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Where Are

Risk Management

Youthe on

Career Path?

by John Bugalla & James Kallman


he risk management discipline is evolving and expanding. Increasingly, risk management practitioners are shifting their focus from event or financial risks to a broader perspective that encompasses operational, enterprise and strategic risks. Like in any other profession in transition, however, not everyone will be ready. Some practitioners will resist the change, while others will wait until they receive greater clarity about what those changes will ultimately look like before taking action. Nevertheless, change is inevitable. Not only will future risk managers have new and different responsibilities, but the skill sets that will be required to carry out these new responsibilities will

have changed as well. While this transition from traditional risk management to an enterprise or strategic approach began more than a decade ago, it will take several more years before the majority of risk managers are indeed practicing enterprise risk management. So perhaps there is no better time than now for todays risk managers to take a step back to consider their present and future career path. In order to do so, risk managers should keep three key questions in mind. First, where is my current position along the career S-curve? Second, do I have a professional brand that matches my career goals? And lastly, how do I plot a professional rebranding campaign to achieve my career goals?
Risk Management


June 2012


Risk Management Career Path

The Career S-Curve The ERM Career S-Curve





ERM Career Path

Traditional Career Path



The Career S-Curve The S-curve framework is a model typically associated with describing technology and product life cycles. The S-curve illustrates, from an economic perspective, the performance of a new product or innovation from introduction to adoption to growth to maturation. The S-shaped curve is common in many industries and has been adopted here as a tool to consider both the future of the risk management discipline and the risk manager skill sets that will be required to match the disciplines evolution. Above, Exhibit 1 indicates how risk managers skill sets and value increase as they devote more time, effort and education to hone their craft. As an example, consider a typical working career of 40 years (age 25 until retirement at age 65). At age 25, the risk manager graduates and secures initial employment. As time passes during a working career, there are variables that shape the individuals career S-curve. One common variable is continuing education or professional development. The education enables new skill sets that enhance the risk managers value. The greater the effort exerted into personal development, the greater the value of the risk manager. The outcome and shape of the S-curve is determined by the combination of the timing, diversity and complexity of the educational programs and experiences, and the value those projects contribute to the orga28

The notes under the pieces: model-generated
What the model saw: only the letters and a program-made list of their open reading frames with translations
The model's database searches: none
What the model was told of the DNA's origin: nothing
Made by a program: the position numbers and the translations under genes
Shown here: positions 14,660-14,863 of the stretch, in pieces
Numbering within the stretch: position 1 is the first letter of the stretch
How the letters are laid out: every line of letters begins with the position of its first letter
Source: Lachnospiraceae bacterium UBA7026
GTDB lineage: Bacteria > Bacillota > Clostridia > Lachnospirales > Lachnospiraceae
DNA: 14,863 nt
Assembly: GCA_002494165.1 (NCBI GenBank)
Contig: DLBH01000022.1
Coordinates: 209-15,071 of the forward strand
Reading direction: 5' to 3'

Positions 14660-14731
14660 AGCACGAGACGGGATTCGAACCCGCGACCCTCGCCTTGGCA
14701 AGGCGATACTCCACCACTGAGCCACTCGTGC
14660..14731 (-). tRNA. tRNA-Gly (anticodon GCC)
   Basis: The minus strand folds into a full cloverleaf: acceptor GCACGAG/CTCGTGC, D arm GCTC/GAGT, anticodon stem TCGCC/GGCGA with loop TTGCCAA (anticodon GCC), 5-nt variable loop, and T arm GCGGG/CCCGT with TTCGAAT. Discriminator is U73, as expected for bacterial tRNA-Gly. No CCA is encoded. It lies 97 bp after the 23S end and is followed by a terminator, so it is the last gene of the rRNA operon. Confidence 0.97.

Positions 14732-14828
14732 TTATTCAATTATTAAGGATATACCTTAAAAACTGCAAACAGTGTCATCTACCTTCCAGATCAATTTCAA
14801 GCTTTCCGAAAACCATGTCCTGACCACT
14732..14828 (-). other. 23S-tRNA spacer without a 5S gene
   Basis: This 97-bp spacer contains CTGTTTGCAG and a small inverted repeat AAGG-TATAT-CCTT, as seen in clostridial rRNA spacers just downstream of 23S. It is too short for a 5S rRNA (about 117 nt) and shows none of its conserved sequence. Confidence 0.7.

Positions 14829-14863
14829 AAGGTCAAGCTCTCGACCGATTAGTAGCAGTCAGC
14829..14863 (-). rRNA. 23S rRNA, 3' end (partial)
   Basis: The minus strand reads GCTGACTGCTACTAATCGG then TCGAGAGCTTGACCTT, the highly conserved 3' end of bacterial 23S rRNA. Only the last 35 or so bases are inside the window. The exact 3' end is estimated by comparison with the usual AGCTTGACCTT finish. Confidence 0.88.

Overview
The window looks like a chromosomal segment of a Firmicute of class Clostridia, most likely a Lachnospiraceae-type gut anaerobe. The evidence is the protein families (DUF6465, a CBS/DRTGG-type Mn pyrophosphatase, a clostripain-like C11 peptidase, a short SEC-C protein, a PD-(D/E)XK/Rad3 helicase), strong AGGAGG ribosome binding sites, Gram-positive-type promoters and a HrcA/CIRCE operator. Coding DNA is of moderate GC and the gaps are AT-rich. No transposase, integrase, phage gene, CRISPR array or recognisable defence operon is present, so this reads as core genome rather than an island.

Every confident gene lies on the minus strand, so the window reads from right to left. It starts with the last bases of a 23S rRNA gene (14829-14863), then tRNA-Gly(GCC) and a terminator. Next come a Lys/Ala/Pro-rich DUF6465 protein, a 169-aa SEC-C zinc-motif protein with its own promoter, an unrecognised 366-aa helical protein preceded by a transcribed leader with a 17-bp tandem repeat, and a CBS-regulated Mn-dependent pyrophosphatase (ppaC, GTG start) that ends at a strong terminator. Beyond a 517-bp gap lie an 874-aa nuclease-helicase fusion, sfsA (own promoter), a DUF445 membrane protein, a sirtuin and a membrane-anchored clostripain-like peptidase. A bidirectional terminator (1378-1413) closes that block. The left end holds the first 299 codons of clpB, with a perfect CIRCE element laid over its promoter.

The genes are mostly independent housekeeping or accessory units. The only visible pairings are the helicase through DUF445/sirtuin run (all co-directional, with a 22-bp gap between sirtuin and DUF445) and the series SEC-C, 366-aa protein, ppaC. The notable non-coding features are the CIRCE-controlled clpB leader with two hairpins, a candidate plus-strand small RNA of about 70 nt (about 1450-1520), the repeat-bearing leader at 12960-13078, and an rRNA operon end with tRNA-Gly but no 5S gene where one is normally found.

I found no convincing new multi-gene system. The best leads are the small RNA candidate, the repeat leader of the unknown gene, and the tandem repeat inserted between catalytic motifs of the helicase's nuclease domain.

June 2012

While the transition from traditional risk management to an enterprise approach to risk management began more than a decade ago, it will take several more years before the majority of risk managers are indeed practicing ERM.

are positioned on the curve so that they may plan ahead and make adjustments as needed. However, all S-curves are not static, smooth or (as an economist might say) monotonic. That is, the S-curves can have breaks, or discontinuities. These events are caused by opportunities, such as the development of a new technology or a new approach to risk management, that offer chances to adjust ones career trajectory. The ERM Discontinuity In the world of technology, a discontinuity is caused when an innovation occurs that disrupts the assumed or perceived S-curve trajectory. For example, consider how the music industry, and everyones career in that industry, was forever changed by Apples iTunes. Or think how Apples iPad tablet is disrupting the traditional computer business and everyone linked to it. For risk management professionals, enterprise risk management is the discontinuity in the traditional risk managers career S-curve. The result is an upward shift in value as shown in Exhibit 2. In this case, the enterprise risk management discontinuity represents a break from a flat or mature career path. It is replaced by an elevated set of ERM skills. These skills make the risk professional more valuable to the organization resulting in an enhanced career path.